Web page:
Federal Police Buy 1,000 Pairs of Sunglasses to Protect Officers From Protesters’ Lasers

Portland protesters and federal police are now in a battle of dueling leaf blowers.

Lasers along the federal courthouse fence on July 23, 2020. (Alex Wittwer)

The U.S. Federal Protective Service is spending $125,000 on sunglasses to protect federal officers' eyes from lasers shone at them by protesters, according to a procurement request.

The July 10 document cites the use of lasers by Portland protesters as a reason to buy 1,000 pairs of StingerHawk FT-2 Laser Protective Eyewear.

"Our FPS personnel saw these lasers used firsthand in Portland," the request says, "and had discussions with Seattle police officers who felt the effects on the first night of rioting and then utilized laser-resistant safety glasses and expressed that they were very effective."

Each pair costs $125. The document says the glasses are needed for officers across the nation, because lasers could cause flash blindness, burns, retinal bleeding and headaches.

The purchase of the glasses is one maneuver in the increasingly dangerous and outlandish standoff occurring each night outside the Mark O. Hatfield U.S. Courthouse in downtown Portland. That confrontation, reinvigorated by President Donald Trump deploying federal police to Portland, now focuses on a metal fence erected outside the courthouse.

Last night, video shows, federal officers and Portland protesters both carried leaf blowers, and used them to blast tear gas clouds back and forth across the fence. The protesters have wielded leaf blowers for several nights, but Saturday was the first occasion federal police responded with their own.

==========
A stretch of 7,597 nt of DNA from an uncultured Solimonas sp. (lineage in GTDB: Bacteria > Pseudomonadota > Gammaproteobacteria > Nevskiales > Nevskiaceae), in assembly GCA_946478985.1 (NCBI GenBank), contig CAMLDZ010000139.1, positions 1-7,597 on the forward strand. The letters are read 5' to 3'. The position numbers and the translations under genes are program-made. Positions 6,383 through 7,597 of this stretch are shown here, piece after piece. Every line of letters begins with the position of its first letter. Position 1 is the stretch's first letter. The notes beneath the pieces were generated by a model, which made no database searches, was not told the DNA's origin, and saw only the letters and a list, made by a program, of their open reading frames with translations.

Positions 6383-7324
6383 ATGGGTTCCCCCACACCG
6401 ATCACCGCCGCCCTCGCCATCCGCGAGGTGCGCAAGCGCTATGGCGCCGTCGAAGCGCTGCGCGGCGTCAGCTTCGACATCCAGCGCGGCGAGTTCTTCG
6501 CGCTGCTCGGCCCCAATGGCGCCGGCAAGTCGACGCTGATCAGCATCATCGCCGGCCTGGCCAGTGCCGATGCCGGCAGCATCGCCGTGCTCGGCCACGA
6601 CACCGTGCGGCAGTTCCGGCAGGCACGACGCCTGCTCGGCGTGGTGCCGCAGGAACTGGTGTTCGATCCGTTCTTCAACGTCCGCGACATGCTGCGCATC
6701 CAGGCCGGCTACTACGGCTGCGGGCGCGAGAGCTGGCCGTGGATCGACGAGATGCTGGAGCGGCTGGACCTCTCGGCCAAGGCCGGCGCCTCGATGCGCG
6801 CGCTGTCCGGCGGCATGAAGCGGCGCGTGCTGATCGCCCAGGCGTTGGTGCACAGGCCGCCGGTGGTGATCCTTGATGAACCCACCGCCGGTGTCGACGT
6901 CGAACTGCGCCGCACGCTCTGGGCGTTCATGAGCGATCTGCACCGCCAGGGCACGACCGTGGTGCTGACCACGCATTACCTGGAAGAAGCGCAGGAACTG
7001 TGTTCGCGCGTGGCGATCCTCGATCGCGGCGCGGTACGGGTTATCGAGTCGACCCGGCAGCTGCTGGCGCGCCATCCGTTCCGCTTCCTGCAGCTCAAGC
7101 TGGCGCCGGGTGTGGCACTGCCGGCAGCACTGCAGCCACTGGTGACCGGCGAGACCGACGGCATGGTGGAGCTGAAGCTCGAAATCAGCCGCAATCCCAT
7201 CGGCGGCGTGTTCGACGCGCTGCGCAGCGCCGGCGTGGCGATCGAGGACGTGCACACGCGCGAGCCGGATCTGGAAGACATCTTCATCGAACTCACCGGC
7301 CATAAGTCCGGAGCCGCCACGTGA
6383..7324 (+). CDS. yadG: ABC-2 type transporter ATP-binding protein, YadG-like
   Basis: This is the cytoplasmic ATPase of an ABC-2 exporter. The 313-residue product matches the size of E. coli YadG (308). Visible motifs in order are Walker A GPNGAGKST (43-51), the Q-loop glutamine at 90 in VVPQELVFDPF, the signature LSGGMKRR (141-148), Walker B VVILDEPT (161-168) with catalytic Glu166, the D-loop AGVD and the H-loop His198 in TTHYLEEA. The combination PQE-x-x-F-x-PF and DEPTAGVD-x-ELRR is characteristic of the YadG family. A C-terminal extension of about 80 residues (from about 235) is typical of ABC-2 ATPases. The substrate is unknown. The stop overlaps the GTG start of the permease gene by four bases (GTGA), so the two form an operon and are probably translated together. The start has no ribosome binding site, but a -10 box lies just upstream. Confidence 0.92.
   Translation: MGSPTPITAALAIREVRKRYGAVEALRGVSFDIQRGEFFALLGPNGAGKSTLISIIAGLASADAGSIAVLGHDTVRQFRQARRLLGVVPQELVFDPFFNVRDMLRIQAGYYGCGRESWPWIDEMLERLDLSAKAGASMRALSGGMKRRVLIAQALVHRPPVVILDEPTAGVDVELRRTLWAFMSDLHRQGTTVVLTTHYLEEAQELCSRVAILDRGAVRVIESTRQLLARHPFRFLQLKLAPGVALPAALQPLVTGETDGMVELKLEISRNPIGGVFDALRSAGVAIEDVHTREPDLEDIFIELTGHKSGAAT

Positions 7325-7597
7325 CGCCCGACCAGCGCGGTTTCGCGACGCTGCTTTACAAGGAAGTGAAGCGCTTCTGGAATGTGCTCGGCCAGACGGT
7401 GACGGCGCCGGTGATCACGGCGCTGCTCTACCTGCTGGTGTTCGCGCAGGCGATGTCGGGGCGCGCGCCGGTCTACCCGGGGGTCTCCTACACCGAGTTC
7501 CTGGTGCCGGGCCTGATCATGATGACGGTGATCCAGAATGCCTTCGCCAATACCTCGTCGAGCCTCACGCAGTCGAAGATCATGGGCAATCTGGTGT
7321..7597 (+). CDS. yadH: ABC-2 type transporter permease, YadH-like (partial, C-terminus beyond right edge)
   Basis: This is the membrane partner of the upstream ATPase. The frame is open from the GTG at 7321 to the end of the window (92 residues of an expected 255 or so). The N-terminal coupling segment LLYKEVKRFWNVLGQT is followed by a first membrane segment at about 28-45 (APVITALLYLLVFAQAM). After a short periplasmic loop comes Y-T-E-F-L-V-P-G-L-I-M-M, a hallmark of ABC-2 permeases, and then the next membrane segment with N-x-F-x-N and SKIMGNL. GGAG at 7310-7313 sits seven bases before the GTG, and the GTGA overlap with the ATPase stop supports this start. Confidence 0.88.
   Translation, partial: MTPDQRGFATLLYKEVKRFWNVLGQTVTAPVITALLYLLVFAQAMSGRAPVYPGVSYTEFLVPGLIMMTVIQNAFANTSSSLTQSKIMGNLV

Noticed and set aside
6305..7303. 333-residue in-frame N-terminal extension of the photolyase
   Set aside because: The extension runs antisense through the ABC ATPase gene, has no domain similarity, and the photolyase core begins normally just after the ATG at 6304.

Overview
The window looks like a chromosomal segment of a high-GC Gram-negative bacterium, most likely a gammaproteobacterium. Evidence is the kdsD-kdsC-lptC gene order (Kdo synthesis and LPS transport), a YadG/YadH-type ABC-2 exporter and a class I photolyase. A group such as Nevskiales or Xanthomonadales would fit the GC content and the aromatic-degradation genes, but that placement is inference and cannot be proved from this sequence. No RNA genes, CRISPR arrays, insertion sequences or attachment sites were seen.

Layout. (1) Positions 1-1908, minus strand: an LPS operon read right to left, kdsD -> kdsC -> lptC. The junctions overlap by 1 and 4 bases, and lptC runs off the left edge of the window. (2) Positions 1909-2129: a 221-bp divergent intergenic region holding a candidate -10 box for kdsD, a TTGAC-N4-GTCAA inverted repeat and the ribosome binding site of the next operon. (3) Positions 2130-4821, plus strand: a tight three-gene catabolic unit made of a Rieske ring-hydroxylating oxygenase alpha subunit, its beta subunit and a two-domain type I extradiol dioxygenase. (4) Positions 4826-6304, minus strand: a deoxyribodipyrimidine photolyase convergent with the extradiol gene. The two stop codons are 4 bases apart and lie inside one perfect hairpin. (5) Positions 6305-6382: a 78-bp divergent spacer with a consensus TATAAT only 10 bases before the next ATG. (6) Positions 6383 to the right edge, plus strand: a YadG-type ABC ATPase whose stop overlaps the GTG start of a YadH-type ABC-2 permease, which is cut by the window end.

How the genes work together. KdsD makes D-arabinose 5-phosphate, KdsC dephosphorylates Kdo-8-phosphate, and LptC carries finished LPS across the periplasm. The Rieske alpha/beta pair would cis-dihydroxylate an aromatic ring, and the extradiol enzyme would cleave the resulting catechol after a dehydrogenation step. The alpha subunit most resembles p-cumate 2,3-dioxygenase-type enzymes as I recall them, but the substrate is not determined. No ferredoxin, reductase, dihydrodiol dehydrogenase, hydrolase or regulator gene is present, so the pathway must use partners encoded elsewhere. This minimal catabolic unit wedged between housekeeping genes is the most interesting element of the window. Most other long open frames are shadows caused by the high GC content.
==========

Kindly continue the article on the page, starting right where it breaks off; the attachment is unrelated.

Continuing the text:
In a media call this afternoon, U.S. Attorney's Office spokesman Craig Gabriel said six federal officers were injured on July 24, including one hit directly with a commercial-grade firework. Gabriel said federal officials hoped to tone down the nightly confrontation—but protesters had to stop damaging the fence in an effort to get at the courthouse.

"Members of the crowd have used power tools, vehicles and ropes to try to tear down that fence," he said. "If the protesters don't seek to damage or destroy the fence, federals officers have no need to go outside the fence or leave the property."

While Gabriel's tone was conciliatory, the message was clear: Federal officials are refusing the pleas of city and state leaders to leave Portland or stay inside the courthouse.

Gabriel said federal police have arrested 60 people around the courthouse this month, and charged 46 of them with crimes, mostly misdemeanors.

He also responded to rumors that private contractors are working among federal agents in policing the Portland streets. "There are contract security guards who work on this courthouse on an overnight basis," Gabriel said. "They're not having any interaction with the crowd whatsoever."

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